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by James R. Benn
Soho Crime, September 2013
352 pages
ISBN: 1616951923

Buy in the UK | Buy in Canada

The setting of James R. Bennís A BLIND GODDESS is wartime England, March 1944. American troops are stationed in small towns in the British countryside, and their presence is part of the landscape. They await the coming invasion by training, doing maneuvers, and hanging out in the local pubs. However, a disturbing side of this period is also presented. Segregated Negro troops are stationed in England, including the first all African-American combat battalion, and the racism they face from other American soldiers as well as from the whole military establishment is depicted in great detail throughout the book. Certain villages are designated as places where these troops may recreate, and there is very little socialization between black and white soldiers. When they do happen to meet, violence often occurs.

Captain Billy Boyle, assigned to General Eisenhower's staff, is a former Boston cop. As the book opens, he is asked by his childhood friend Tree, now a soldier in the Negro unit, to help free Tree's friend. His friend, with the unfortunate nickname of Angry, has been charged with killing a policeman and leaving the body on the grave of the dead man's father. It is clear to Tree, and soon to Boyle as well, that Angry has been charged because he is black and it was easy to put the blame on him.

Before he can do much for Angry, Boyle receives orders from the General, whom he calls his uncle, to investigate the murder of a local mortgage lender. Boyle soon realizes that there must be more to this death than a simple village crime, since high echelons of the service are concerned about it. Also, he is given strict instructions not to bother the refugee German couple in whose house the murdered man had lodged. Although he knows that all is not what it seems, that things are being kept secret, Boyle tries to investigate this crime as well as finding the real murderer of the policeman. The local police are involved, but they are also looking into the case of a missing schoolgirl and the possibility of a serial killer on the loose. Boyle and his team, which includes Big Mike and a Polish nobleman, unearth many clues, including some that the government does not want them to know.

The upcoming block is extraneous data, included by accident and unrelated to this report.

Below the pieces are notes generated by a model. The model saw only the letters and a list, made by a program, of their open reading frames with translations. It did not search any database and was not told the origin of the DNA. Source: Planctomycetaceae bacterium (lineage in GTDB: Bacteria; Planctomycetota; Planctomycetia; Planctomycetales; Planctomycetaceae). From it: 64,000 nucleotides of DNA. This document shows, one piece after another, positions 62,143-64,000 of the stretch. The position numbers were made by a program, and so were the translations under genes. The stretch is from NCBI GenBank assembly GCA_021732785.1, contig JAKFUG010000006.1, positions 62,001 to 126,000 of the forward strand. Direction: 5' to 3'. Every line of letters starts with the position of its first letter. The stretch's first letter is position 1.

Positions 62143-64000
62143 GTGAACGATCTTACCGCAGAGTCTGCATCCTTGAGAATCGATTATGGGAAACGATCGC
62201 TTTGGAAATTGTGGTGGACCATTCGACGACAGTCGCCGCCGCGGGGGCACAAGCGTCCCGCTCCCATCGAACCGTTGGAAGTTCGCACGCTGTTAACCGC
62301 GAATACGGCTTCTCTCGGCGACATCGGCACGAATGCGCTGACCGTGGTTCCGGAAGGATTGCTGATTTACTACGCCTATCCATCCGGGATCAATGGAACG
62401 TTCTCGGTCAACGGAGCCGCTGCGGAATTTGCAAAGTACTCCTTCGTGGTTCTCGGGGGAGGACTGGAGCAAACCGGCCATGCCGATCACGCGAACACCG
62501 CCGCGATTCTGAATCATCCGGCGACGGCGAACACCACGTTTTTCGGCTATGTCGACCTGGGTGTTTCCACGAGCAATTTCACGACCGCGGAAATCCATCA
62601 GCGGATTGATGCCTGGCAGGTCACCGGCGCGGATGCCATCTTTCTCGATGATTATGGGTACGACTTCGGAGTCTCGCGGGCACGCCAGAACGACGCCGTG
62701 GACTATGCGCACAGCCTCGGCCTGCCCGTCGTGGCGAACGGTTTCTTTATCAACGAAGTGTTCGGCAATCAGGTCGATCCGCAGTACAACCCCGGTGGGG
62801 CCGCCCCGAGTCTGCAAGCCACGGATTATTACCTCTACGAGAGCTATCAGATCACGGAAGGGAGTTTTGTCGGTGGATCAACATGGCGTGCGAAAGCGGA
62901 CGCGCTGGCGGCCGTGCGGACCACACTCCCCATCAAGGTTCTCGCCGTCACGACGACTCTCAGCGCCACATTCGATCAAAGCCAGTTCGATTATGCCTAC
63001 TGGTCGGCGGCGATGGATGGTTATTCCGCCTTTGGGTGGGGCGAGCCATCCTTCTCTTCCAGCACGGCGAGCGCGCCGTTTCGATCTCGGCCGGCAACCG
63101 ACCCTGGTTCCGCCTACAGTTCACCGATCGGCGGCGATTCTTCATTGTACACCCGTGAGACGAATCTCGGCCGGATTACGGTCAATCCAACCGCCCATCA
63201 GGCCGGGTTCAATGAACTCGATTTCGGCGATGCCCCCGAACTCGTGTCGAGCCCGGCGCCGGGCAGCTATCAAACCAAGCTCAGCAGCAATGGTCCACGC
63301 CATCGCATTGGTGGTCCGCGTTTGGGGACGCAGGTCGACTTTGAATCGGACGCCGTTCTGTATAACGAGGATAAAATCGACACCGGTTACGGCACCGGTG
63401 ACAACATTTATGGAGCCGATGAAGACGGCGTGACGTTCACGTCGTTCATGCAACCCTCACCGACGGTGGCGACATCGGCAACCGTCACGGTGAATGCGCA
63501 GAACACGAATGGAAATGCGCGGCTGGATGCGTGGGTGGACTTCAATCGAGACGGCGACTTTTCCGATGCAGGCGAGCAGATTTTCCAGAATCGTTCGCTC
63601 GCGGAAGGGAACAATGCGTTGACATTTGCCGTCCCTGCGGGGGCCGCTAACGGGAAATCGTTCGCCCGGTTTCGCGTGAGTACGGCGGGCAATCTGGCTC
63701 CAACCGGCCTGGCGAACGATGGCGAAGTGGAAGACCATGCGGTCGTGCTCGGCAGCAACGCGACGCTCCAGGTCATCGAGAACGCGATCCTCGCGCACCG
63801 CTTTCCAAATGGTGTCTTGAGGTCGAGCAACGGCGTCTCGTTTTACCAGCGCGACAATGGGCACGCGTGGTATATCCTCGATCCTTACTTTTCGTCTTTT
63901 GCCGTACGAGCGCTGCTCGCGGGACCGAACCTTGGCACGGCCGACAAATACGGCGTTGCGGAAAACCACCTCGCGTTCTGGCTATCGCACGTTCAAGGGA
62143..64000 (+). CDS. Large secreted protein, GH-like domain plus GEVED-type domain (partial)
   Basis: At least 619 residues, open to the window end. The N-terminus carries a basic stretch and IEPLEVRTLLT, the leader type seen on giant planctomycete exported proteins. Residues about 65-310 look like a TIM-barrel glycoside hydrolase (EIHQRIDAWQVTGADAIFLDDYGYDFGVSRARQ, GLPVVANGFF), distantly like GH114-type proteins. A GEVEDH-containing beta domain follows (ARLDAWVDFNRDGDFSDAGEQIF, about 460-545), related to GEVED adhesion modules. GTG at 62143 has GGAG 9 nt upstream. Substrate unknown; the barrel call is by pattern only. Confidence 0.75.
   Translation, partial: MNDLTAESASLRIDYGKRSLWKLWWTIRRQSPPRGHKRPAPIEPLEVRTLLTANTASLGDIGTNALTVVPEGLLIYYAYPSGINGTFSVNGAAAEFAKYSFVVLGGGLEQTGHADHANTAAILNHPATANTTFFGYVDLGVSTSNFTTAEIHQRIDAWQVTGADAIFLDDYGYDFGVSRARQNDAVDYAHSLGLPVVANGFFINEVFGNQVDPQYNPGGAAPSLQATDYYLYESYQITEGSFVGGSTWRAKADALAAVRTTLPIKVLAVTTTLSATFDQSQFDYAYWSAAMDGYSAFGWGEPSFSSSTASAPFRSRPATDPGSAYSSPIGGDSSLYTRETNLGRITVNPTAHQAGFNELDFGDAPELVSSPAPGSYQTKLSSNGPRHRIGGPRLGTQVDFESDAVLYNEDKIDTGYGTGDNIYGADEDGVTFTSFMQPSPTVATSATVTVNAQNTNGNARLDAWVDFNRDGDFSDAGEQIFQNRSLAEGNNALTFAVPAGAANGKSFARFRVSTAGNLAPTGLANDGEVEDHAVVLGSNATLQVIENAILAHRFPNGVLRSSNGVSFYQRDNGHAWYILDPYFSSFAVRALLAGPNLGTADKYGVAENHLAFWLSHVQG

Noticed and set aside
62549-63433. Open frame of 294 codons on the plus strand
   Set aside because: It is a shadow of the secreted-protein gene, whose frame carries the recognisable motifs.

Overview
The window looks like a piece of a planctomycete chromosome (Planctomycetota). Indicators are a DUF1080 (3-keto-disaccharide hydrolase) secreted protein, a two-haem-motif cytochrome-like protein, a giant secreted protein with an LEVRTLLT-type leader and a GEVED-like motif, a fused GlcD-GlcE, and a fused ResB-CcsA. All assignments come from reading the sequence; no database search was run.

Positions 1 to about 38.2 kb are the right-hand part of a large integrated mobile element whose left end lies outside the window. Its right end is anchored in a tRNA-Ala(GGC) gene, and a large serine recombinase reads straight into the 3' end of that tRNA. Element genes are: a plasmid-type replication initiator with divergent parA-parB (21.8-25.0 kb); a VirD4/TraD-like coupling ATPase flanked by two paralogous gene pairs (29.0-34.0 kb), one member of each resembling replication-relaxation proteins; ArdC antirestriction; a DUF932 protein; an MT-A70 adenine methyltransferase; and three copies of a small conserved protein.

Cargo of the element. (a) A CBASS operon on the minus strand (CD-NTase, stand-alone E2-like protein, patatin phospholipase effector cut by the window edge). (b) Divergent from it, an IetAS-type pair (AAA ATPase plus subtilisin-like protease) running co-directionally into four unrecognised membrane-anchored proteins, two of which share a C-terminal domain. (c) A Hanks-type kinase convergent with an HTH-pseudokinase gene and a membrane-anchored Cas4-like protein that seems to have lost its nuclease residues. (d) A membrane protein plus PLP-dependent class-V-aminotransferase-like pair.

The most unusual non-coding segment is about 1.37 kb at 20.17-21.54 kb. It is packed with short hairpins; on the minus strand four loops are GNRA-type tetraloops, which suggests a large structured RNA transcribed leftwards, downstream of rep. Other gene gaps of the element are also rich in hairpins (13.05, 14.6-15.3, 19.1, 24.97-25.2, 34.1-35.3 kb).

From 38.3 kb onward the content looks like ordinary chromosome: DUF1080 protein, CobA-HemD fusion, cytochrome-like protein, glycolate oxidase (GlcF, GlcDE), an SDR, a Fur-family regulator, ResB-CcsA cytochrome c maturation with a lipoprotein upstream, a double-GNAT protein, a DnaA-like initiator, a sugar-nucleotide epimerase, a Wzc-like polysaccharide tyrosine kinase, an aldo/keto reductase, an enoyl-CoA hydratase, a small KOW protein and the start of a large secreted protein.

Boyle's girlfriend, Diana Seaton, works for the secret service. She is also a member of British royalty and is trying to use her connections to encourage the British to act against the Nazi concentration camps. The anti-Semitism of the government is shown clearly in their efforts to silence her. A number of previous adventures and narrow misses are referred to, and these may be happenings from some of the previous Boyle WWII books.

The author is able to recreate, in his book, a sense of the times with which he is concerned. The speech of the soldiers, the racism, the general feeling of how things are presented, all remind this reviewer of watching one of those wonderful black and white 1940's war films. There is violence, but it is presented in a way that does not blow it up into more than it is. Sex happens "off camera," when the lights go off. With its attention to period detail and sensibility, A BLIND GODDESS feels like a book of another, perhaps less chaotic era. It is Benn's eighth book in the Billy Boyle WWII mystery series and will make the reader new to the series eager to find and read them all.

Anne Corey is a writer, poet, teacher and botanical artist in New York's Hudson Valley.

Reviewed by Anne Corey, November 2013

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Contact: Yvonne Klein (ymk@reviewingtheevidence.com)

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